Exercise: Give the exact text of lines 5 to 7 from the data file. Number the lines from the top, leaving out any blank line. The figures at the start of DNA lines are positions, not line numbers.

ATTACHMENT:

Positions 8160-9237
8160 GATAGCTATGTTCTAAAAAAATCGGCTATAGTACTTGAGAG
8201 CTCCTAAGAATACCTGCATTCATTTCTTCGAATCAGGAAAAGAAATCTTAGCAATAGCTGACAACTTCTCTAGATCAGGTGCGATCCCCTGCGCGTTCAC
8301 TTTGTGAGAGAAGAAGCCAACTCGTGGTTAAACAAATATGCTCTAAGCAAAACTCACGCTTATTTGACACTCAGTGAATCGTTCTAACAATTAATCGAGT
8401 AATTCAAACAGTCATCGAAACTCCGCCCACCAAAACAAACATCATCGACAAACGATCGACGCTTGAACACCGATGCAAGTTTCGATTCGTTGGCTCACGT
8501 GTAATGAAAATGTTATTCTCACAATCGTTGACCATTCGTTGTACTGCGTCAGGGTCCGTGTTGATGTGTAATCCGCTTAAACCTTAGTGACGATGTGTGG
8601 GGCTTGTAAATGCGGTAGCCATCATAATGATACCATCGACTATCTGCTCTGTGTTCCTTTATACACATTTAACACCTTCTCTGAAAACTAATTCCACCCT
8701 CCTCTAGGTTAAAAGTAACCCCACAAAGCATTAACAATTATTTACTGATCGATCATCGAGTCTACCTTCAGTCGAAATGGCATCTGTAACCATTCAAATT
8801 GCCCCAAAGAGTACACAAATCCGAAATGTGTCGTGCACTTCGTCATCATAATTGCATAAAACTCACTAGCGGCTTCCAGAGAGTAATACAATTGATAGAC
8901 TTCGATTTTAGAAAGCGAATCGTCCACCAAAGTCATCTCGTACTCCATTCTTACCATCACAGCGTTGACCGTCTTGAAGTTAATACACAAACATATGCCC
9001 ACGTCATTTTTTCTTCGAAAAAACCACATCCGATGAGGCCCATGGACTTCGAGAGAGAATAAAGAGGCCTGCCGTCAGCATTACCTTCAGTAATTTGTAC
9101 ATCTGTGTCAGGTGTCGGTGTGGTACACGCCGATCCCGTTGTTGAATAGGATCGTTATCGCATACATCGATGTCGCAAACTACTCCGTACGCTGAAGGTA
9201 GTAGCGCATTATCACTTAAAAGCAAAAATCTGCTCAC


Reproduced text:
8401 AATTCAAACAGTCATCGAAACTCCGCCCACCAAAACAAACATCATCGACAAACGATCGACGCTTGAACACCGATGCAAGTTTCGATTCGTTGGCTCACGT
8501 GTAATGAAAATGTTATTCTCACAATCGTTGACCATTCGTTGTACTGCGTCAGGGTCCGTGTTGATGTGTAATCCGCTTAAACCTTAGTGACGATGTGTGG
8601 GGCTTGTAAATGCGGTAGCCATCATAATGATACCATCGACTATCTGCTCTGTGTTCCTTTATACACATTTAACACCTTCTCTGAAAACTAATTCCACCCT